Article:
I’m really not all that concerned. Santana is adjusting to a different league and to a different team (and city). He probably feels as much pressure to perform as anyone on the team, and this might very well be affecting his performance. As far as last night’s game, Santana pitched well through six, and then blew up in the seventh. The loss was not completely his fault, though. Willie should have pulled him in the middle of the inning, instead of letting him finish the seventh (with a brilliant defensive play). He’s still one of the best pitchers in baseball, like Buster says, and I couldn’t imagine where the Mets would be without him right now.

-Jonathan Kraft


Ugly Mets

More to come on this in the morning, but the Mets lost their fourth straight tonight in Atlanta as Johan Santana couldn’t prevent the surging Braves lineup from overtaking the struggling New York club. The Mets have now lost seven of their last ten, have a losing record, and are 4.5 back of the Marlins (who beat Dan Haren tonight after beating Brandon Webb yesterday). It may not yet be time to panic, but it’s getting close. The fans are frustrated, the players are frustrated, the manager is frustrated, and one has to believe that the owners are frustrated, as well.

The Mets head to Colorado now to take on the struggling Rockies. The fate of Willie Randolph could very well rest on how the team performs in the next three games. Let’s not forget that the only reason why the Mets are still competative in the division is because of similarly mediocre play by the Braves and Phillies. Both of those teams seem to be turning a corner. The Mets are not following suit. A change has to be made, and the manager is the first one to go. Ultimately, the blame might rest on Willie, it might rest on Rick Peterson, it might rest on Howard Johnson, it might rest on Omar Minaya. But the manager is the one who is held accountable at the end of the day for the performance of his team on the field. Right now, that performance is unacceptable. As much as I like Willie, he’s a lame duck in my eyes. The blame might rest elsewhere, but it’s time for a change, and the first step has to be replacing Willie Randolph as manager.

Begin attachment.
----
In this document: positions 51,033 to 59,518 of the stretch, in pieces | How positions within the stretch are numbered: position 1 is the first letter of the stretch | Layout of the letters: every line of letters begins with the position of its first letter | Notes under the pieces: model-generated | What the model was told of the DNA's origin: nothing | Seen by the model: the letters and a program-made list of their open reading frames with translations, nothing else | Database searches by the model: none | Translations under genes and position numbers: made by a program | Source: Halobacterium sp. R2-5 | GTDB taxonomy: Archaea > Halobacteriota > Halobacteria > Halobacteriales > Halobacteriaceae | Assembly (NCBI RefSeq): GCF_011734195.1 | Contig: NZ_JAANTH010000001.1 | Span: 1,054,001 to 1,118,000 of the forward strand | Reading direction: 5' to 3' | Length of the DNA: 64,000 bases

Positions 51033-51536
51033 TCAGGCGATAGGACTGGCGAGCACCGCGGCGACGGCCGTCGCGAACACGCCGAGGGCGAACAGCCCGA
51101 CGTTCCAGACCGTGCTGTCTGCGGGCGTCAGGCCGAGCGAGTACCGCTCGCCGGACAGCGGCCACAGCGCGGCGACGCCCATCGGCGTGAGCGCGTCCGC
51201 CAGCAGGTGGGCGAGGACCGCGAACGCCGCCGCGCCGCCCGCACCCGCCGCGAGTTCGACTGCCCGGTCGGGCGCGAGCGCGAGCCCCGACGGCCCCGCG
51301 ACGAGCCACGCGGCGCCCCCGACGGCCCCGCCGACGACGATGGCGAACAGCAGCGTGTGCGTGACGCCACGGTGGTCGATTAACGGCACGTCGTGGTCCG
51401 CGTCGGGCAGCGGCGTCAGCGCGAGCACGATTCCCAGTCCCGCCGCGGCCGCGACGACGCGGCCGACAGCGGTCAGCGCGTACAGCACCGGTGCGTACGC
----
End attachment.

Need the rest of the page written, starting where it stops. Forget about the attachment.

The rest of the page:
-Jonathan Kraft

Postgame: Mets 7-Yankees 4

Johan Santana surrendered three home runs, but got the job done, combining with Billy Wagner to shut down the Yankees bats in Game One of a shortened Subway Series. Santana pitched 7.2, giving up 4 earned runs on 7 hits, walking three and striking out five on 100 pitches. Billy got the final four outs, racking up his ninth save of the year.

For the Mets, Jose Reyes and David Wright homered. Carlos Beltran, Brian Schneider, Luis Castillo, and Carlos Delgado also drove in runs.

For the Yankees, Derek Jeter, Jason Giambi, and Bobby Abreu homered. Andy Pettite took the loss, going 6 innings and giving up 3 runs on 7 hits, walking 2 and striking out 7. Yanks goat Kyle Farnsworth gave up three runs in an inning of relief on two home runs.

Game two today features Oliver Perez against Chien-Ming Wang on Sunday Night Baseball at 8:05.

-Jonathan Kraft

Mets at Yankees postponed

As predicted, tonight’s Subway Series opener has been postponed until further notice. Tomorrow’s matchup will be Johan Santana for the Mets against Andy Pettite for the Yanks.